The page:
Time as connective tissue

An expansion of applied synchronicity. The principle can be applied more widely, premised on logging timestamps on the following

- audio file playing
- web page focused
- image(s) focused in viewer
- phone # active on phone
- email message currently focused

Voice recognition input provides metadata for one of the above resources, in a format like::

audio put artist bob and ray id hard as nails tag interview tag staply


- audio = determine currently active audio file
- put = create a new chunk of data about the current audio file
- artist = active field of chunk is 'artist'
- bob and ray = key:artist, value:bob and ray
- id = create a new indexed entry key:id, value:'hard as nails' pointing to this record
- tag = append interview and staply to the list of tags on this audio file


image put category sunrise tag frost

- image = determine currently focused images(s)
- put = create new data for these image(s)
- category = active field of image record(s) is category
- sunrise = key:category, value:sunrise
- tag = append frost to the list of tags on this(these) images

The magic is in *currently*. We know the timestamp of the voice, we've stamped it's begin time, the file knows time offset at any point.

We parse the logs to determine the correct association to make with the voice commands, the logs tell us what audio, web page, images ... we are referring to.

I think there is real potential here, the voice recognition demands are not too great, controlled voice and vocabulary, the logging and persuant matching up seem fairly doable.

Applied synchronicity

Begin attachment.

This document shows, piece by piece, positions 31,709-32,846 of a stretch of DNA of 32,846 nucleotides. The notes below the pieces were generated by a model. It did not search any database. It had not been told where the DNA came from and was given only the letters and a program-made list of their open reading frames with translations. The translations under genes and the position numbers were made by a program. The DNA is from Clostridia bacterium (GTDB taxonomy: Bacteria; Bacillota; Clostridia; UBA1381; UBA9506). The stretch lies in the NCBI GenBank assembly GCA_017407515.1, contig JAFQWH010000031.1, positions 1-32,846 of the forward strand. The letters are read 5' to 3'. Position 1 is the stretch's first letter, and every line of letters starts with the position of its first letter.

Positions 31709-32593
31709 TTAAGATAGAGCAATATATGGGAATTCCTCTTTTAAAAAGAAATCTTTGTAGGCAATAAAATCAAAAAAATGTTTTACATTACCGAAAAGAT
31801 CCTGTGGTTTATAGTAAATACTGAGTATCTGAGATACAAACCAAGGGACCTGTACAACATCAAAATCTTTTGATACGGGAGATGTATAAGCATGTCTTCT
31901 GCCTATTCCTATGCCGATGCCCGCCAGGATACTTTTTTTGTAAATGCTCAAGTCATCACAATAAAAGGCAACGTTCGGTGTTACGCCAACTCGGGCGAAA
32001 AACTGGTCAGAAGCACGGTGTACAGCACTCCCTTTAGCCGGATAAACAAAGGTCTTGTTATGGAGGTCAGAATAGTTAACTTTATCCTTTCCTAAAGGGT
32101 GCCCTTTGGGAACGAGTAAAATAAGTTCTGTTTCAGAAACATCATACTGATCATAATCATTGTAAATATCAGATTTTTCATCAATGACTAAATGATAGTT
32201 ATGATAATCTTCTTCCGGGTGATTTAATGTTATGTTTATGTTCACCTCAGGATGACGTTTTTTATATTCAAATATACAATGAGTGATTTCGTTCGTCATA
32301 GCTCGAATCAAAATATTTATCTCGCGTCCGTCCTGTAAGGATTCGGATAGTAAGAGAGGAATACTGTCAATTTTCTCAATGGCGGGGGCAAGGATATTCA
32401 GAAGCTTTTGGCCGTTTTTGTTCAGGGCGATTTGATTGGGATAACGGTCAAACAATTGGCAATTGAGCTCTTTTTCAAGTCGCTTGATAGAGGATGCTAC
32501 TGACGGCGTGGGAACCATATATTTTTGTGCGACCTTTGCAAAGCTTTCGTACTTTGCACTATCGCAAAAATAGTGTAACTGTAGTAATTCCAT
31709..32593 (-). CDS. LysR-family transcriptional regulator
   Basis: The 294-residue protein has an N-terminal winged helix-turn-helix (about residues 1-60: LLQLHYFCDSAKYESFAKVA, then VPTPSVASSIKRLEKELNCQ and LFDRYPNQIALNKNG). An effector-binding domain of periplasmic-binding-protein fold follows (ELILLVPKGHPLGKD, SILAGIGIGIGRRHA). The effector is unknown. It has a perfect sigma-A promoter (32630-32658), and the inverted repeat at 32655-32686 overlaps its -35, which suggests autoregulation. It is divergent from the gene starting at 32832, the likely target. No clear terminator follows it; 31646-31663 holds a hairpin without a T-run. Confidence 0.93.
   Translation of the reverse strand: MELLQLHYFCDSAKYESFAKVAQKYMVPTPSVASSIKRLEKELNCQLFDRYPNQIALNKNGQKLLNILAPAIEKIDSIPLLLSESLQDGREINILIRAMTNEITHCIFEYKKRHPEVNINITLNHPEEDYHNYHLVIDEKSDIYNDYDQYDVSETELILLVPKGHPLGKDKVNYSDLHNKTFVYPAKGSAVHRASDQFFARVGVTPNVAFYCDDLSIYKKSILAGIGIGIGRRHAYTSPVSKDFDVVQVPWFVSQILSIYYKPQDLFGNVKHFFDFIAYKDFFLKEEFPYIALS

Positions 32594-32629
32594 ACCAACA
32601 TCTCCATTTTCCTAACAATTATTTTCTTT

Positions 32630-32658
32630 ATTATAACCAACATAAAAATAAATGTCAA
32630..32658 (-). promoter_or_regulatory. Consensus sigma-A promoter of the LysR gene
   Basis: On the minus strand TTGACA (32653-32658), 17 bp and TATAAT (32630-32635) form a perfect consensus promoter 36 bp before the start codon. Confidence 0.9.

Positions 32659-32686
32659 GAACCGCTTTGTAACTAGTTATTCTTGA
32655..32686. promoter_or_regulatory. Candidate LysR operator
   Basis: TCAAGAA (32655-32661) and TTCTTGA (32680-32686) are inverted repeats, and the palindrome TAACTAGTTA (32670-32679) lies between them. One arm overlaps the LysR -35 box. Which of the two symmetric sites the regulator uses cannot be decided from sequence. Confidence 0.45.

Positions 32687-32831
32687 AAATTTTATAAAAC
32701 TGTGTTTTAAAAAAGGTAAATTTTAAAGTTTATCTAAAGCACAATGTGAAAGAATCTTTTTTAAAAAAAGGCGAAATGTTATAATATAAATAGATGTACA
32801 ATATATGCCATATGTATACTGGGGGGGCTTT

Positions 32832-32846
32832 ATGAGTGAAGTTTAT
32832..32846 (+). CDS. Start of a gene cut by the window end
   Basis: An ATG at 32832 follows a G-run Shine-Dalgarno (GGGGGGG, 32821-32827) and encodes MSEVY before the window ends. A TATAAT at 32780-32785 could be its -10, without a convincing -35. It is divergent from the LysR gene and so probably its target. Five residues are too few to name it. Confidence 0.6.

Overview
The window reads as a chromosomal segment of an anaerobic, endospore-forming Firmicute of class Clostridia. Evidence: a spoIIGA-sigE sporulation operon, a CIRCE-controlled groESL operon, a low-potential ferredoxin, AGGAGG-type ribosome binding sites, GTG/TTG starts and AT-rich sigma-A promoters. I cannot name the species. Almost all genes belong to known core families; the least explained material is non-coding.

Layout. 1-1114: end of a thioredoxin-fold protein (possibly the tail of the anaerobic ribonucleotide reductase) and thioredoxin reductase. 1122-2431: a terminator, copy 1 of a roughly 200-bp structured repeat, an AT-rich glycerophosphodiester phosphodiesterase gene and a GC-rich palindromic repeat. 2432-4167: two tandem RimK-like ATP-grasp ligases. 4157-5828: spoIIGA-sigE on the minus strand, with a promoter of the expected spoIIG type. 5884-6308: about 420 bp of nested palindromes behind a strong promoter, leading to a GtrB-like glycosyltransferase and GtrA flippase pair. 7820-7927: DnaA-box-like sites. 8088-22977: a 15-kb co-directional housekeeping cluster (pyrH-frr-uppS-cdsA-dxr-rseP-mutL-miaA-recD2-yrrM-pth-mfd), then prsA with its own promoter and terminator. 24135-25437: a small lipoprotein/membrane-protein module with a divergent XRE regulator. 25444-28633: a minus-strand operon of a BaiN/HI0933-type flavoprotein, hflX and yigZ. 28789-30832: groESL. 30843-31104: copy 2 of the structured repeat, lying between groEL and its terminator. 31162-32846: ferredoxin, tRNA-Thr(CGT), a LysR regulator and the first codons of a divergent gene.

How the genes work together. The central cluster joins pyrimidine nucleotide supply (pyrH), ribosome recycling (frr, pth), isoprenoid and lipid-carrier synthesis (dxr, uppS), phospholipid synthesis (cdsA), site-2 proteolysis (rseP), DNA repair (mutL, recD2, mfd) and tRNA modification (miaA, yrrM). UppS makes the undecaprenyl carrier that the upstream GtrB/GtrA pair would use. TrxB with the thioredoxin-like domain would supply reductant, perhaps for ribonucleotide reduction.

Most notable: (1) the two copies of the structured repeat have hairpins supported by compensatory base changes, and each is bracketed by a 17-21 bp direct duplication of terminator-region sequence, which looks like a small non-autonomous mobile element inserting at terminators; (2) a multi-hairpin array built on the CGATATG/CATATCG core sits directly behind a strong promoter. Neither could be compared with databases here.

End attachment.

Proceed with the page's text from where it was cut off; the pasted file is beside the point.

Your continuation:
I'm relishing the brilliance of Bob and Ray, listening to a collection of mp3's: 5 days and 22 hours of them.

They should be indexed, I don't have 6 days to devote to the project.

How could I multitask, do the indexing efficiently in the background?

It seems it could be done via time-based data matching. The audio player logs timestamps with filename as it plays the set of files. I record voice messages describing what skit is being played, these voice files are timestamped. An application matches words in my voice recording with the index into the file being played.

The ideal would be a wearing a bluetooth mic, speak into it to record an index into the currently playing file.

A more accessible start towards that goal would be to provide the index info via keyboard instead of voice.


Poetic Inventions

When I was a child, at family gatherings, we
would often play "The Game" our version of
charades. We didn't use the sign language I've
since seen charades players use, and we had
no restrictions on the choosing of phrases.

We took a primitive approach to acting out.
Oh, sometimes it was a movie, book or quotation
which we could symbolize with gesture,
but the good ones were usually the PIs.
Poetic Invention. Phrases invented purely for
the pleasure of watching the opposing team
members struggle to silently explain.

We allowed a VERY generous amount of time
to squirm, and there was none of this drawing
from a hat to get your assignment, you were
gleefully drawn taken from the room to receive
your assignment, it had your name on it.

Sure, there would be an occasional complaint,
"... really now ...", but they were never outlawed,
and provided a great deal of entertainment.

I've continued to take pleasure in new words,
phrases, usage. Up til now, a self-indulgent
proclivity without value.

But the world has changed.

In yesterday's post I used the word 'gleanage' which
doesn't isn't currently considered a word,
but which I think is needed to fill a void in our language.

That was yesterday, today I typed 'gleanage' into
a Google box. The first result is my blog entry.

Out of the ?? billion pages indexed, I am currently
the foremost authority on gleanage, and anyone with